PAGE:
HUDSON VALLEY LOCALVORE DINING DEALS

Restaurant Week Supports Local Purveyors
By Seánan Forbes

Bistro Rollin- Scallops

Restaurant Week. It’s a phrase associated with cities, with buzz, first-time patrons, and publicity. New York’s Hudson Valley has taken Restaurant Week to its seven counties, and turned it to an anything but urban advantage. Hudson Valley’s Restaurant Week has more than one purpose. Yes, its organizers want to bring attention, cash and customers to restaurants’ tables – but they also want to keep some local foodstuffs on their home turf.

The regions produce is worth attention. That causes a strange problem. The rural products have a habit of streaming straight to urban centers. From carrots to cheese to chickens, the Hudson Valley’s products are popular in professional kitchens and city farmers’ markets. Until Restaurant Week started, foods from the Valley went to New York City.

Hudson Valley Restaurant Week (www.hudsonvalleyrestaurantweek.com) has multiple purposes, and every strategic decision works to forward them. One aim is to create routes within the county, letting regional products star in local restaurants. Jeff Kroner, chef/owner of Terrapin Restaurant (www.terrapinrestaurant.com) and Hudson Valley Restaurant Week advisory board member, says that Restaurant Week “was designed to drive up business for restaurants in the Hudson Valley.” Kroner had always been involved in the farm-to-table movement; he brought that drive to Restaurant Week. In the Hudson Valley, the aim is to entice patrons from the city and to tempt people from one part of the Valley to another, expanding their knowledge of and appreciation for the Valley. When it started, Hudson Valley Restaurant Week was a brand-new concept for the region. It was a needful one.

Photo by Kevin Ferguson Weddings

Photo by Kevin Ferguson Weddings

Janet Cranshaw, publisher of The Valley Table Magazine (www.valleytable.com), says, “When we started [the magazine], we found that the great food that was grown here, in the Hudson Valley, was impossible to find here in the Hudson Valley.” Not that she’s complaining. “The New York City chefs helped to save the Hudson Valley. “ Locals – professional and home cooks alike – were frustrated.

For Cranshaw, the solution was to create a biennial Hudson Valley Restaurant Week. Held in the spring and autumn, it would drive traffic – from the city or from county to county – to restaurant tables. It would also showcase the best of the region. “From the start,” Cranshaw says, “we had chefs and restaurants feature something local on their menu.”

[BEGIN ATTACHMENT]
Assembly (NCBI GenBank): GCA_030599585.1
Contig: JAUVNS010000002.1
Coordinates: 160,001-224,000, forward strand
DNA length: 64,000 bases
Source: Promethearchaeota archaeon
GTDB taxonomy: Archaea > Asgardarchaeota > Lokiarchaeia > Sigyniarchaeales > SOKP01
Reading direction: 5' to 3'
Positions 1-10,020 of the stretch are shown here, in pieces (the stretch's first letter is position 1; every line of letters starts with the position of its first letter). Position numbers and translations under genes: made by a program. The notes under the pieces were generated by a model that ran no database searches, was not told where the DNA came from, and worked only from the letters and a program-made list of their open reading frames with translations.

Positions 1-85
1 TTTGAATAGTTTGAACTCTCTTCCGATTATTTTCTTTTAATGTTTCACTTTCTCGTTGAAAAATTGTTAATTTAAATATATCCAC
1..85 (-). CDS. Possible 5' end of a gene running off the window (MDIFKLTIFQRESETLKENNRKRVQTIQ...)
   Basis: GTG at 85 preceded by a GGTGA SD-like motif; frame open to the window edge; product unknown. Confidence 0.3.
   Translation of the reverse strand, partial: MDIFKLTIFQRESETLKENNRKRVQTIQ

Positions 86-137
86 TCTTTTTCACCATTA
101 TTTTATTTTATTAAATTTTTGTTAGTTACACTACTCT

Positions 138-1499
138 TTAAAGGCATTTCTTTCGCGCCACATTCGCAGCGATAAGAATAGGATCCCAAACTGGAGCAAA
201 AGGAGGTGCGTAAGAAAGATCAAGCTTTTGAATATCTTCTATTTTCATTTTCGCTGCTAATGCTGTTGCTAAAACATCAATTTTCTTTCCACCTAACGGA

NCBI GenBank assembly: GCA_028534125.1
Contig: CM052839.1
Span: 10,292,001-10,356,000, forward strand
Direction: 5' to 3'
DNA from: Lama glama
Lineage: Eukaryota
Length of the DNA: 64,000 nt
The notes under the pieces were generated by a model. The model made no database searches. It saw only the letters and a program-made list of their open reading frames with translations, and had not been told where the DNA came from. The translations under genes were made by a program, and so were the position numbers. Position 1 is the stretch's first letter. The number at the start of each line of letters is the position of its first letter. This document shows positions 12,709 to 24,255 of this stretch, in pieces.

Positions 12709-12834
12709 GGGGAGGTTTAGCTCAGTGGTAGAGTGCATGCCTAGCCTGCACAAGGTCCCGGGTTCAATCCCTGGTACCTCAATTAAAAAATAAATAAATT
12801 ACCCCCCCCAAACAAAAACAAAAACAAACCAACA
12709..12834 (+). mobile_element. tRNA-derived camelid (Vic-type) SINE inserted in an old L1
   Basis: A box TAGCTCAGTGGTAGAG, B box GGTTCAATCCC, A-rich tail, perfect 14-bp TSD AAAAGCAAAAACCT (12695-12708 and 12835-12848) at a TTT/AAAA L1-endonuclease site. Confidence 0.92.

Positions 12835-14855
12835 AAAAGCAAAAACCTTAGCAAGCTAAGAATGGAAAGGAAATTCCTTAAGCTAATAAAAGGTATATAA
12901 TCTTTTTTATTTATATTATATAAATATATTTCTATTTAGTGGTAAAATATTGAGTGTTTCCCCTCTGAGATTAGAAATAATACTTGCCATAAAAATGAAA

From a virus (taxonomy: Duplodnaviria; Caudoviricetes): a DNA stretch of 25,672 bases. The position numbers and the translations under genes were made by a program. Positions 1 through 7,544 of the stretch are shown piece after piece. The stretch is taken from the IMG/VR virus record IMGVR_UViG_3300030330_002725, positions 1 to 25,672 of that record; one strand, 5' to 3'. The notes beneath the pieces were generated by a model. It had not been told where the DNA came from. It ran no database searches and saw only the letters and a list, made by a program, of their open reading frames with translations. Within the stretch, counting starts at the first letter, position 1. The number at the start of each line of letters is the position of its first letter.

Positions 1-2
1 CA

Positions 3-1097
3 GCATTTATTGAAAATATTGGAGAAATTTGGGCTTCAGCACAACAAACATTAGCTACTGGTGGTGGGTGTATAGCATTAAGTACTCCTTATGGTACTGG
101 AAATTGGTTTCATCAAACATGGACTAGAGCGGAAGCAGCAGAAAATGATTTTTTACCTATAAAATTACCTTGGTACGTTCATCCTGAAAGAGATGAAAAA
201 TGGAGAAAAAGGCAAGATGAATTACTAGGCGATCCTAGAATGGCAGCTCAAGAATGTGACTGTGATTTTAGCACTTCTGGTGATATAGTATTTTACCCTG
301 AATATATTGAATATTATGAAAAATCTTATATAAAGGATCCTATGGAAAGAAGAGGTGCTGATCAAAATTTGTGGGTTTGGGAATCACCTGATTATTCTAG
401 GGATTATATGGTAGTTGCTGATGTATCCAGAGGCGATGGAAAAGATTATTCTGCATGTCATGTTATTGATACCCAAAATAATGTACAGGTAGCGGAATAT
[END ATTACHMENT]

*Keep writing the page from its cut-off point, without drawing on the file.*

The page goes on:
Cranshaw’s aims were large and practical. “We had set our sights on bringing people from the outside in – some of the 25 million mouths within a one-hour drive of the Hudson Valley. Surely, we could woo some of them.”

Maybe even some from New York City. A few of the Hudson Valley’s restaurants are an easy 20-minute train ride from Manhattan – useful, when you consider that many of that city’s residents don’t drive. Others are hours away from the city, and a healthy drive from one another.

Cedar Street Grill - Exterior

Over time, Hudson Valley Restaurant Week has drawn some useful and impressive sponsors, including Metro North, the city’s commuter rail line, and the Culinary Institute of America (www.ciachef.edu), which is in Dutchess County and part of the Hudson Valley. From the start, Kroner says, Cranshaw organized “a kick-off event, where all the chefs and restaurants are invited to come, and a lot of local producers come.” Chefs and producers could meet, talk, and begin to form relationships. Call that fertile soil for communication and cooperation. Since then, like a black dirt onion, the upstate restaurant week has grown organically.

“After a couple of years,” Kroner recalls, “[Cranshaw] wanted to associate the event more w/having farm-to-table With routes growing between Valley producers and restaurants, and locals supporting their farmers and chefs, Hudson Valley Restaurant Week “is definitely something that has evolved over the years.”

Eric Gabrynowicz, chef/partner of Restaurant North (www.restaurantnorth.com) and A Hudson Valley Restaurant Week advisory board member, offers credit for his involvement in Hudson Valley Restaurant Week to a New York City restaurateur. “I was part of eleven restaurant weeks in New York City. I worked for Danny Meyer in NYC, so I learned very quickly.” Wherever it happens, Gabrynowicz sees Restaurant Week as “a great thing. It’s an epic way to get new butts in seats.”